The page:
But that's not to say that all "sci-fi" or "fantasy" fans aren't considered nerds, geeks, or dorks on one level or another. I think your evaluation of the "tiers" was fairly accurate, although "being the best of the worst" doesn't matter much when you're trying to land the proverbial prom-queen. While we "Star Wars fans" might like to think we're somehow not as nerdy as, say, Star Trek fans, or as geeky as D&D or LOTRs fans, once you step outside the box and back into "normal" society, nobody probably gives a sh**. We're all dorks. :eek: :p :ermm:

bigbarada
12-22-2003, 04:23 PM
Don't get me wrong, I'm not someone who is looking down on D&D from the outside. I played the heck out of the game while I was in Korea and had a lot of fun doing it. We had only one "rules lawyer" who made the campaign more tedious than fun; but other than that I had a great time.

Maybe if the D&D film hadn't been such a steaming turd, fans of the game would actually get some respect.

bigbarada
12-22-2003, 04:27 PM
But that's not to say that all "sci-fi" or "fantasy" fans aren't considered nerds, geeks, or dorks on one level or another. I think your evaluation of the "tiers" was fairly accurate, although "being the best of the worst" doesn't matter much when you're trying to land the proverbial prom-queen. While we "Star Wars fans" might like to think we're somehow not as nerdy as, say, Star Trek fans, or as geeky as D&D or LOTRs fans, once you step outside the box and back into "normal" society, nobody probably gives a sh**. We're all dorks. :eek: :p :ermm:

You're right, it's just a shame that sports fans, who are every bit as geeky and fanatical as your average SW fan or Trekkie, are somehow seen as 'normal' and acceptable.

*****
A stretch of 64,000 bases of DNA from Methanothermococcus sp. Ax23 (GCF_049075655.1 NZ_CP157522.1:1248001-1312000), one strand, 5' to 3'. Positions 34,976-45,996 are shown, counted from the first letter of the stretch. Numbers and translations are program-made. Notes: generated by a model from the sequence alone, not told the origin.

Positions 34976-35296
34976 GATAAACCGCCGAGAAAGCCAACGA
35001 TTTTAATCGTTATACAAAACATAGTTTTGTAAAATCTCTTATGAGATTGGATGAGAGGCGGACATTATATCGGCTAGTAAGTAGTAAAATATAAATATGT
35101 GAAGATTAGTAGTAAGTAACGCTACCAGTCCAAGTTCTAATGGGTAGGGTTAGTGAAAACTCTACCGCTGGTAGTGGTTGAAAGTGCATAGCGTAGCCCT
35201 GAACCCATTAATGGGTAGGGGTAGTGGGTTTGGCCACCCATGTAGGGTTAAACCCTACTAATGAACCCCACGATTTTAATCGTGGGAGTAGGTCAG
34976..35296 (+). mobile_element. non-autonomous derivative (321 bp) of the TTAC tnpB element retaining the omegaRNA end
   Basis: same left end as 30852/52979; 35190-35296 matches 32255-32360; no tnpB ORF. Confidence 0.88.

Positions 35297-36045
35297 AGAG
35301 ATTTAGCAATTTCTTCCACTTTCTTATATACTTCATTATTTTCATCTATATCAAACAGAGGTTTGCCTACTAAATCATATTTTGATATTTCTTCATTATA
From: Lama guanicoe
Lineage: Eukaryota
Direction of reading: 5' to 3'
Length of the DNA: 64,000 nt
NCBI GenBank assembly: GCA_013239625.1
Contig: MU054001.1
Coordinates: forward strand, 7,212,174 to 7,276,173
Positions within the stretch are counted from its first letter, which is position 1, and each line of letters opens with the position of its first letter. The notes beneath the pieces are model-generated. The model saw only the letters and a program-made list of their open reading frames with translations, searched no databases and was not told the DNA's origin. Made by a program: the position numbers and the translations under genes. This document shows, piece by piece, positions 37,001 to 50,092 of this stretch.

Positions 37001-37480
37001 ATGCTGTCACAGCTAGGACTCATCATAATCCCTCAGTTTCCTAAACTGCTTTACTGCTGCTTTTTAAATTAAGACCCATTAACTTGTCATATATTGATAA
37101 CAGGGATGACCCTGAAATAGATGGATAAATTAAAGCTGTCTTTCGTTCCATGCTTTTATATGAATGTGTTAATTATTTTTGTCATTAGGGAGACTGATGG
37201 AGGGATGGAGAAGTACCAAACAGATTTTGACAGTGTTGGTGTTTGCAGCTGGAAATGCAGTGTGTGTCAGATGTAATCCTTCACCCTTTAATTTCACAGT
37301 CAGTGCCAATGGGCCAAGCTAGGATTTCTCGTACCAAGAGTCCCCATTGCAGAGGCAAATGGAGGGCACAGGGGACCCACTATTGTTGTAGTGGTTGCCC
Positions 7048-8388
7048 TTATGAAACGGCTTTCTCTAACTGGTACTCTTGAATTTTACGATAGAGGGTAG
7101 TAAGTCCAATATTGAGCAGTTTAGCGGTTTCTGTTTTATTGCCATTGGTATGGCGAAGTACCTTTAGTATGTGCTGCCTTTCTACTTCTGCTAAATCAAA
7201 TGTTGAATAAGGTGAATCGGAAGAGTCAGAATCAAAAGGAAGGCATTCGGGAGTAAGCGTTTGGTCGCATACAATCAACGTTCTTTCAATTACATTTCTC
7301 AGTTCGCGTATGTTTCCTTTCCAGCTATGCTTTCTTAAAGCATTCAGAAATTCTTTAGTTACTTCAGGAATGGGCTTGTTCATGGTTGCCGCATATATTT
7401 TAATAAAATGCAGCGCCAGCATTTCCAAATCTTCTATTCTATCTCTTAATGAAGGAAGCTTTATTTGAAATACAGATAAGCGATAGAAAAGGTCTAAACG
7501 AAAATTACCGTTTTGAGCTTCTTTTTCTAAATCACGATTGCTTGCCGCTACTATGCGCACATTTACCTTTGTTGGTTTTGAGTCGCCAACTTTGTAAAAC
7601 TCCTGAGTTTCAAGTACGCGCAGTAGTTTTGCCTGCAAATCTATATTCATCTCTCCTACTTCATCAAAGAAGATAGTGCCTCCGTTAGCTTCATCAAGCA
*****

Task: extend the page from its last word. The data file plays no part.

You'll never convince me that Fantasy Football is anything other than a sports-fan's version of D&D.

And I haven't even scratched the surface of WWE fans. :stupid:

Beast
12-22-2003, 04:33 PM
Yeah, there's something to be said about a Sports fan who'll go to a game in the dead of winter without a shirt. And painted the teams colors. How is that any less 'dorky' then dressing up as Gandalf or Darth Vader to go see Star Wars. And yet, somehow these 'Sports Nerds' aren't looked down upon nearly as much as us 'Sci-Fi/Fantasy Nerds'. :D

MTFBWY and HH!!

Jar Jar Binks

stillakid
12-22-2003, 04:51 PM
Yeah, there's something to be said about a Sports fan who'll go to a game in the dead of winter without a shirt. And painted the teams colors. How is that any less 'dorky' then dressing up as Gandalf or Darth Vader to go see Star Wars. And yet, somehow these 'Sports Nerds' aren't looked down upon nearly as much as us 'Sci-Fi/Fantasy Nerds'. :D

MTFBWY and HH!!

Jar Jar Binks


Because they're bigger than you and can beat you up. :dead:


But really, maybe it was my own socialization, but even as a sort of sci fi fan, I consider sports to be inherently "cooler" :cool: than any kind of sci fi stuff :eek: . Not necessarily as a conscious choice, but I've never gotten into "fantasy" things like D&D or LOTR. Just never had the interest.

But I'd wager to say that for alot of people, all it takes is one look at the way girls look at the two groups to see which one you'd rather be in. ;) Unfair categorizing? Of course! Then there is that tired old argument about whether you want a "shallow" girl who cares about that stuff with you anyway. That reminds me of a Bio on Hugh Hefner which was recanting his early days with Playboy. Apparently he had the now standard cache of beautiful women hovering around him when one of his friends or family members tried to chastise him for it. "You know, they only want you for your money, don't you?" they said. His reply: "Who cares why? They want me!" Now I didn't know him when he was a younger guy, but one look tells me that he wasn't the "jock" type. But he managed to find the key to unlock that babe-magnet...wealth! :greedy: And not only that, he did it by opening a business whose business was...hot babes! :kiss: What a genius!